n*kBolt*Te = B**2/(2*mu0) and B^.25 loss scaling? Or not so much? Hopefully we'll know soon...

TallDave
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Post by TallDave »

Roger wrote:
Roj wrote: Business owners pay personal income taxes on our personal income from the business profits
Is that actually correct ? Or were you typlng too fast?
Four years of Accounting, a CPA license, seven years of paying taxes on my businesses and investments.
Last edited by TallDave on Tue Sep 09, 2008 4:36 pm, edited 1 time in total.
n*kBolt*Te = B**2/(2*mu0) and B^.25 loss scaling? Or not so much? Hopefully we'll know soon...

Roger
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Post by Roger »

TallDave wrote:
Again, if your response to a basic tenet of economics is derisive laughter,
I didn't call you an idiot, did I ?
I thought you were really funny, but I DID NOT CALL YOU AN IDIOT.
I like the p-B11 resonance peak at 50 KV acceleration. In2 years we'll know.

Roger
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Post by Roger »

Switching to oil, some interesting plates from the USGS concerning NPRA.

http://pubs.usgs.gov/fs/2002/fs045-02/figure6.html
I like the p-B11 resonance peak at 50 KV acceleration. In2 years we'll know.

TallDave
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Post by TallDave »

Roger wrote:
TallDave wrote:
Again, if your response to a basic tenet of economics is derisive laughter,
I didn't call you an idiot, did I ?
I thought you were really funny, but I DID NOT CALL YOU AN IDIOT.
The sentiment was no less clear for being implicit.
n*kBolt*Te = B**2/(2*mu0) and B^.25 loss scaling? Or not so much? Hopefully we'll know soon...

Chuck Connors
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Post by Chuck Connors »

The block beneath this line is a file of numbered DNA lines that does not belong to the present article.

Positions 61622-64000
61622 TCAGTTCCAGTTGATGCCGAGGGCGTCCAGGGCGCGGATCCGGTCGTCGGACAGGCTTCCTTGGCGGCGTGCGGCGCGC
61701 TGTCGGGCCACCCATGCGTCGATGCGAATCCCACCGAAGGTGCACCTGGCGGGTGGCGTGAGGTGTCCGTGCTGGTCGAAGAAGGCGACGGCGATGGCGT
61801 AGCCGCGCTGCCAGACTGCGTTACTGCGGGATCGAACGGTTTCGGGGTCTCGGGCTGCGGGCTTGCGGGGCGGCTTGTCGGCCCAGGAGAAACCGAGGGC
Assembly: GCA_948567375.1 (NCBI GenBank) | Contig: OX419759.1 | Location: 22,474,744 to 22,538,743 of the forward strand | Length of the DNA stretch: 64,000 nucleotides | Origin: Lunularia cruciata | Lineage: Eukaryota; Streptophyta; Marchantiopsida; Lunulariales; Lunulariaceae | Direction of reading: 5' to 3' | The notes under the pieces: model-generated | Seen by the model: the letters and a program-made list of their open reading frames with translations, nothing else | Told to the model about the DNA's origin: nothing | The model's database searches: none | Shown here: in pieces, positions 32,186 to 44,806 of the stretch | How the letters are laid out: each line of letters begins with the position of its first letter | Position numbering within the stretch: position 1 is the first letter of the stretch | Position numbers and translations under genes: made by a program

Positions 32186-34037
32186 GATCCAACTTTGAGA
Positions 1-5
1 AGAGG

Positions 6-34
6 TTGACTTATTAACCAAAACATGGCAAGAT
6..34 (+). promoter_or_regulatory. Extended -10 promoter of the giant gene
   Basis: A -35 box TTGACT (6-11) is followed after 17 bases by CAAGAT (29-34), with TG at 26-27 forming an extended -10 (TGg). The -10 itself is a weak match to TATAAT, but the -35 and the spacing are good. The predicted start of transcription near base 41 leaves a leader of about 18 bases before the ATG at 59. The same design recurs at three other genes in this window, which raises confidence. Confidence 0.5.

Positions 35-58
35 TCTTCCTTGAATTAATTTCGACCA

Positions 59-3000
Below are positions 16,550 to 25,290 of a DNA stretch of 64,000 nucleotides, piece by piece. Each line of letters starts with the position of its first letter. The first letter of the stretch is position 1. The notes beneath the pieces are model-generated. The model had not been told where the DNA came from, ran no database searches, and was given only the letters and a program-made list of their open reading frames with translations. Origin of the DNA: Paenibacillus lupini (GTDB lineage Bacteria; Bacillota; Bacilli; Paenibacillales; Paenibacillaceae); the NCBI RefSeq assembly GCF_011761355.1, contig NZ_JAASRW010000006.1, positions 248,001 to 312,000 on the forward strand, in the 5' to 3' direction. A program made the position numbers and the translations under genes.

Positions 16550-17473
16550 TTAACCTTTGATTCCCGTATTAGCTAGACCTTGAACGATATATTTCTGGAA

TallDave wrote: Sigh. Obviously you don't own a business. Business owners pay personal income taxes on our business income.
Thank you...someone finally understands. If you want to go back to the front on this topic...Tax breaks for Corporations and/or lower taxes for Personal Income are a good thing. Why? For the reason above.

BTW, my wife if Russian...personal taxes in Russia run about 12-13%. You started talking about US taxes between 30-35% and they just don't get it (ie. what's the point of working if it will all go to the Government).

Helius
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Re: Effect of Present Value tables.

Post by Helius »

Roger wrote:
Helius wrote: They're sitting on the light sweet crude for now, which tick's quite a few people off.
That is a conspiracy theory for sure. Boy oh boy. A large conspiracy theory too, for every oil producing nation, every oil company on the planet is acting in concert in order to accomplish this goal.

Bar keep, get me a shot....make that 2 shots.
I'ts no conspiracy; It's just that no individual oil company with lease holding s would want to Invest in huge capital projects that will trend toward excess capacity in a decade or so, so long as they can sit on the leases. Evidence of this is whenever there's a refinery fire, refinery feedstock inventory goes up, finished product inventories decline the price of Product climbs. It would be senseless for them to build more refinery capacity. The oil companies aren't in cahoots, it is an a individual company's decision, that just crosses the industry.